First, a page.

After several years and more than $120 million in budget cuts, Cy-Fair ISD is examining alternative ways in which it can maximize its revenue.
During the March and May board meetings, trustees heard presentations related to ways to increase revenue at the Berry Center—including the sale of alcohol at nonstudent events—after consulting firm Stafford Sports made a recommendation that the district serve alcohol at the facility.
“The Stafford Report indicated [alcohol sales] could increase revenue from rentals, rentals of AV equipment and increased revenue from catering,” said Pam Wells, associate superintendent for governmental, community and planning initiatives. “Clearly, a requirement would be maintaining separation from nonstudent and student events.”
The district would only be allowed to serve alcohol at events in which food and beverages are served. Additionally, CFISD would not be involved in the sale of alcohol itself, but it would award a vendor through a bid process.
During the 2010–11 school year, there were 156 available days in which it would have been permissible to sell alcohol at the Berry Center. A conservative forecast for the first year suggests $300,000 would be earned in revenue from events such as weddings, corporate receptions and touring concerts. Profit earned would be about 48 percent, or $144,000.
Unless the district does everything it can to generate revenue, it is tough to go to Austin and tell lawmakers the district’s state funding situation is not fair, said trustee Don Ryan.
“Once we maximize what we can generate as far as revenue goes, then we can say, ‘Look what we’ve done and we’re still this far behind,’” he said. “Even if we generate $60,000 in revenue in the first year, that’s a teacher’s salary; it’s not chump change.”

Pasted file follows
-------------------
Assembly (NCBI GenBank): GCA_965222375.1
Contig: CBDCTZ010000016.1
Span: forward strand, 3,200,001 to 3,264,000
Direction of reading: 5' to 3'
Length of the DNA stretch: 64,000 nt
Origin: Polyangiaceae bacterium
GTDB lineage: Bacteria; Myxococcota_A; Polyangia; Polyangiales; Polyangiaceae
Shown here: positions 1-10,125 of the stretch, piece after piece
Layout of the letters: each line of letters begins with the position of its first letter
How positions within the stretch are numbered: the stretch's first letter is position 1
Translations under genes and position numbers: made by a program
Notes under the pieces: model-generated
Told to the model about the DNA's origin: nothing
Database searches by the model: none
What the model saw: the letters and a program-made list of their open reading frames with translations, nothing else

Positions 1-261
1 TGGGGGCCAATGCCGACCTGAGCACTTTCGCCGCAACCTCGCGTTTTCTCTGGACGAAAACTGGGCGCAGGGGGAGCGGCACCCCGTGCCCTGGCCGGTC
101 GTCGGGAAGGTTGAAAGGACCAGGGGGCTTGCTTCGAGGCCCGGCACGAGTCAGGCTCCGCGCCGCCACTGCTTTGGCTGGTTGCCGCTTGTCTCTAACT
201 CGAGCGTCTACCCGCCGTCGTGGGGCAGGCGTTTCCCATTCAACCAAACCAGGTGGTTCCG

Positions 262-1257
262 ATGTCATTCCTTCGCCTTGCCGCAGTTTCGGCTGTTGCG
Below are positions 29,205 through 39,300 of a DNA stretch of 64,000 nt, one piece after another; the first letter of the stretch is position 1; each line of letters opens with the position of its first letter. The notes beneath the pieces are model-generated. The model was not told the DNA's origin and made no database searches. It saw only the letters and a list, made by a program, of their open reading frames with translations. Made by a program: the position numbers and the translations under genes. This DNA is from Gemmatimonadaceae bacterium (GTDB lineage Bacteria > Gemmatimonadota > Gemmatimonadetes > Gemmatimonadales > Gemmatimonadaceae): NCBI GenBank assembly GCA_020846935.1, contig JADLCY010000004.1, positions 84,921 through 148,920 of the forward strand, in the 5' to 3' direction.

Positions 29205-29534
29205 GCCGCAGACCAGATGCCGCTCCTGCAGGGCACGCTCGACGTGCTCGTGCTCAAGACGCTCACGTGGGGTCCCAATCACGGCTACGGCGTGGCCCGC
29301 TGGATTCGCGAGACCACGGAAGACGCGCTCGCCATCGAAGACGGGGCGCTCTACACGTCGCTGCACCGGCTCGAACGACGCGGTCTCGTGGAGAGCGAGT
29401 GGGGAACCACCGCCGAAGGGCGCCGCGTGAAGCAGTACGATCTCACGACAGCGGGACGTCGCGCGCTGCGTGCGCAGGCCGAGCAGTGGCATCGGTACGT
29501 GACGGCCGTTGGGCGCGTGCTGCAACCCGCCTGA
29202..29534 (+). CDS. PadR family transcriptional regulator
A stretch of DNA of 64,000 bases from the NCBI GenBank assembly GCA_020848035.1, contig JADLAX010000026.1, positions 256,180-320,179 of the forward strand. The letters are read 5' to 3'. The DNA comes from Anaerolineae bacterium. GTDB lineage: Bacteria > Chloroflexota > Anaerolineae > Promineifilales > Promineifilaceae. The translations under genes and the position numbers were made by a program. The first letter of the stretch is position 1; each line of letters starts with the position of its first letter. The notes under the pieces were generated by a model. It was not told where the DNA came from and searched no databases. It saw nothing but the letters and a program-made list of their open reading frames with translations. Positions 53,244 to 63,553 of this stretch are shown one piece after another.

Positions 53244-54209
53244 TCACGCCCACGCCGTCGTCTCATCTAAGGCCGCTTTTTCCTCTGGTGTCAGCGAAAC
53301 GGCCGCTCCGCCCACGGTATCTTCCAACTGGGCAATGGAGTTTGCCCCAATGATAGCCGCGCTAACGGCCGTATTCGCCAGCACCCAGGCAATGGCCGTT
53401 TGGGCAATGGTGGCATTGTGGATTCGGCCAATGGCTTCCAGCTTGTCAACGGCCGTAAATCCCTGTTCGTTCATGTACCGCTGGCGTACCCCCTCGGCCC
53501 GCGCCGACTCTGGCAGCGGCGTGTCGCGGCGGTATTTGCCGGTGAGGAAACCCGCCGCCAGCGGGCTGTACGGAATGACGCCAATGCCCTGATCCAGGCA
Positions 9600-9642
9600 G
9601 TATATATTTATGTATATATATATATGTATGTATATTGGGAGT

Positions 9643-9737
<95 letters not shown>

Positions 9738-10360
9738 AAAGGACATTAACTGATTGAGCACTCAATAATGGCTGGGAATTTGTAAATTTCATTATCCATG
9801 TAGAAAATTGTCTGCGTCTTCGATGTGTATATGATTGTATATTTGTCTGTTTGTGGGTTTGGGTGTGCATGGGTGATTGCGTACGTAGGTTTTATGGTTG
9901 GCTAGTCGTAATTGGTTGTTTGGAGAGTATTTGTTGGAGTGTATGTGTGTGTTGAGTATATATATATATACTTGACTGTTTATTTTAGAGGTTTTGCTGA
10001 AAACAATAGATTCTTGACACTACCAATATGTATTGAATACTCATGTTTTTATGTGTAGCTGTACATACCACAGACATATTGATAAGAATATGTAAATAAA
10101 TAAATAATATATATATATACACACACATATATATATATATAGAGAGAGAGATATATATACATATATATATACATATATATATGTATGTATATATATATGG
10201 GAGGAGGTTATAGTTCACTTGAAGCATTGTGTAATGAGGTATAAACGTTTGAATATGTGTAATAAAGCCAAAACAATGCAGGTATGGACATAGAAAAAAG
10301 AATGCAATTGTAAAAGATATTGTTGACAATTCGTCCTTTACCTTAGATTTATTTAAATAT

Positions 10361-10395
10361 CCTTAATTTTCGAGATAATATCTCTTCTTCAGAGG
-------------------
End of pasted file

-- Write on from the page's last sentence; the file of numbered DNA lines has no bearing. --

The board has not voted on the alcohol sales issue yet, but the district is involved in other programs to bring in additional revenue. In mid-May, CFISD received a $260,000 rebate from TXU Energy, its electrical service provider. Additionally, the new rate of 5 cents per kilowatt-hour for electricity charges—the lowest of any district in Houston—will save CFISD about $1 million for the 2013–14 school year.
“Our energy management team has done an excellent job in maximizing our participation in various rebate programs so we can reinvest those funds into new initiatives,” said Roy Sprague, assistant superintendent for facilities and construction. “This results in lower costs, so dollars can go back to the classroom.”
In addition, CFISD announced in late May it will expand its after-school daycare program, Club Rewind, to all middle school campuses beginning this fall. Started during the 2010–11 school year, Club Rewind is a revenue-generating initiative that brought in more than $1 million during the 2011–12 school year, said Kelli Durham, assisstant superintendent for communication.
CFISD has implemented several other initiatives, including bus advertising and leasing available property on which mobile service providers can build cell towers, Durham said.